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Israel fast tracks plan to take over 'highly sensitive' area near Al-Aqsa

April 25, 2017 6:44 P.M. (Updated: April 26, 2017 11:59 A.M.)
Planned location for the visitor center (Peace Now)
BETHLEHEM (Ma’an) -- The Israeli government has fast-tracked a controversial plan to take over a plot of land in a “highly sensitive area” -- some 300 meters away from Al-Aqsa Mosque compound in occupied East Jerusalem's Old City -- for the purposes of establishing a visitor center, according to Israeli NGO Peace Now.

According to a statement from the group, Israel’s Jerusalem municipality deposited the plan for public review Monday, seeking to confiscate 1,300 square meters of space in “a highly sensitive (area), located at the heart of the historical basin of Jerusalem,” which is in the Jewish Cemetery on the Mount of Olives, and adjacent to the Ras al-Amud mosque.

"Dragged by settler organizations, the Israeli government is willing to go out of its way to approve this sensitive plan through a highly unusual procedure,” the statement said, stressing that establishing the visitor center so near to a mosque and the Old City in the current political context, “is to play with fire.”

“A visitor center in this sensitive area will have far reaching implications on the future of the two-state solution and the possibility for a compromise in Jerusalem,” Peace Now warned.
Planned location for the visitor center (Peace Now)

Israel’s Jerusalem Development Authority (JDA) avoided the usual channels in advancing the project, through only seeking approval from the Local Planning Committee, which is a political body within the Jerusalem municipality and comprised of elected members, according to Peace Now.

The group explained that the regular procedure requires that a detailed plan be approved by the Regional Planning Committee, which is comprised of professional representatives from different government bodies.

The public now has 60 days to file objections to the plan. Once the land is approved to be confiscated for public use, the JDA can apply for a construction permit directly from the Local Planning Committee, without the need to approve the construction plan and without public review or publication, Peace Now said.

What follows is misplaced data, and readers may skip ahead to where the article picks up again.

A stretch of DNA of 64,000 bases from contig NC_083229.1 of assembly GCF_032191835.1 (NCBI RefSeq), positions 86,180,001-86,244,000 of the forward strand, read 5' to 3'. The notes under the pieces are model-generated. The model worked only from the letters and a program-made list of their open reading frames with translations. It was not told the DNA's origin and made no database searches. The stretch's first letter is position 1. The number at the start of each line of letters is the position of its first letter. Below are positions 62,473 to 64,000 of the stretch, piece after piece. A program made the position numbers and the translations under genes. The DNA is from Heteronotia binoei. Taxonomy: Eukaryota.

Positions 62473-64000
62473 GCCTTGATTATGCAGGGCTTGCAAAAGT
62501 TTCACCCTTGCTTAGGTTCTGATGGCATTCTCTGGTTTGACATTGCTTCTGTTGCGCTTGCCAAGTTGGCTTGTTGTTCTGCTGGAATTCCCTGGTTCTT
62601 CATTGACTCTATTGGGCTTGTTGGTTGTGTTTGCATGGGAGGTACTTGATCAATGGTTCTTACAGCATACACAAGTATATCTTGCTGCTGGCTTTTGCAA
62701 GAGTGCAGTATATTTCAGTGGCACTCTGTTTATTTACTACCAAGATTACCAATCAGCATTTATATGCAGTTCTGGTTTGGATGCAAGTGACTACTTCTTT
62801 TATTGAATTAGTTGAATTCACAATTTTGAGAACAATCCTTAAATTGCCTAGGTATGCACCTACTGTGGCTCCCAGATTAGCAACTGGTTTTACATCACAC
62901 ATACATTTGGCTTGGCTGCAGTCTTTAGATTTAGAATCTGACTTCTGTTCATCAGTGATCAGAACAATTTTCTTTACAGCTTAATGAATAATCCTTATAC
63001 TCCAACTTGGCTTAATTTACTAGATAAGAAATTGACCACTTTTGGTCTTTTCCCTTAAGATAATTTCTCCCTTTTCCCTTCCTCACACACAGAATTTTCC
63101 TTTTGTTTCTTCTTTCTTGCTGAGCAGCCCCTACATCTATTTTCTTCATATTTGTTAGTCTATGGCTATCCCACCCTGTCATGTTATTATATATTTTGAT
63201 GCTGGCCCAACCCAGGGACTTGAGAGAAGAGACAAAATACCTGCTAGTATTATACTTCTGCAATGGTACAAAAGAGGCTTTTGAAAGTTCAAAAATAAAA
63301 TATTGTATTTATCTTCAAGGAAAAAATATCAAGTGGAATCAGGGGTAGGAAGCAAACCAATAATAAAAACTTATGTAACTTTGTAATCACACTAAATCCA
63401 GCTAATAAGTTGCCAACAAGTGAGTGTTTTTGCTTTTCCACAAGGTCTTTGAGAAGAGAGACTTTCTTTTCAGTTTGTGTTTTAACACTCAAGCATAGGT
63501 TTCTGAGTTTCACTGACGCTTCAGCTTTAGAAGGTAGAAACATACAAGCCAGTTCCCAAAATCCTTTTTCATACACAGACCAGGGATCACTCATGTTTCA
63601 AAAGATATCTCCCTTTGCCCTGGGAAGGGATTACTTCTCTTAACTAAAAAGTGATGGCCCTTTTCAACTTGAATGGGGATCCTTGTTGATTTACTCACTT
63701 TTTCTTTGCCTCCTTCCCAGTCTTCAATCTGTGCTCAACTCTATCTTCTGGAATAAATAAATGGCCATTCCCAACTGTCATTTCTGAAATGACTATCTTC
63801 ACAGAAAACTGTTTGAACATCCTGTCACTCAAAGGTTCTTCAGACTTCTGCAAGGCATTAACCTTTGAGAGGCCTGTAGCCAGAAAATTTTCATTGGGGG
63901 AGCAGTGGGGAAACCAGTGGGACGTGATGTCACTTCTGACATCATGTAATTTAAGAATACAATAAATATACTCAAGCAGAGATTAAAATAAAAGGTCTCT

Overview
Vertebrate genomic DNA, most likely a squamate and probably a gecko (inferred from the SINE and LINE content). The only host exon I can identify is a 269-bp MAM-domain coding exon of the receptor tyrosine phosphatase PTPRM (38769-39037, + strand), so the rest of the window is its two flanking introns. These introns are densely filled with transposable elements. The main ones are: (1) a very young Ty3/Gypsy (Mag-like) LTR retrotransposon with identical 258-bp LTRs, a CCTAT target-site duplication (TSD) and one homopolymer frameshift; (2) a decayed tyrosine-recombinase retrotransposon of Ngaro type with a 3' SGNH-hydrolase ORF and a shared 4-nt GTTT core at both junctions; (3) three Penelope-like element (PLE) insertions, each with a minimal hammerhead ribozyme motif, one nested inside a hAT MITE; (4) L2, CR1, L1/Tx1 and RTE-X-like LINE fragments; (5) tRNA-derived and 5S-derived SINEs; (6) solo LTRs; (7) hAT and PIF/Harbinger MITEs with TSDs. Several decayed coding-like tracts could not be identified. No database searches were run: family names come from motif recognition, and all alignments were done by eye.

In response to a request for comment, spokesperson for the Jerusalem municipality Rachel Greenspan rejected the claim that the land would be confiscated, saying that "the area in question is zoned for open, public space within the cemetery," and not designated for burial. She said it was currently being used for parking.

However, Peace Now said there was no approved plan designating the land for public use, and the if a construction permit is granted, it will be based on an plan that defines the area as a “preserved cemetery” which allows for the construction of “monuments and structures related to the cemetery."  Peace Now said it seemed that "according to the municipality’s interpretation, a visitor center could be considered a 'cemetery-related' structure, which does not require special planning."

Greenspan also insisting that the plans were "undergoing the routine processes for approval," and  that "any claims that proper procedure and processes were not followed to the letter are untrue in no uncertain terms."

She added that there "is no intention to harm the mosque or the area adjacent to it."

Regardless, Peace Now argued in their statement that “The construction of a visitor center in the Mount of Olives is part of the wide efforts put by the (Israeli) government to change the public domain in the area of Ras al-Amud and the Mount of Olives. It is part of a governmental plan of over one billion shekels to ‘deepen the Israeli hold of Jerusalem,’ through the development of touristic and archaeological sites in and around the Old City."

The group went on to warn of the “increased presence of Israelis as tourists in the Palestinian areas of Jerusalem -- while ignoring the complexity and the importance of these same sites to other cultures and other nations -- is another type of settlement, with far-reaching implications not only for daily life in East Jerusalem but also on the future of the conflict and the possibility to reach a compromise in Jerusalem.”

The fate of Jerusalem has been a focal point of the Israeli-Palestinian conflict for decades, with numerous tensions arising over Israeli threats regarding the status of non-Jewish religious sites in the city, and the "Judaization" of East Jerusalem through settlement construction and mass home demolitions.
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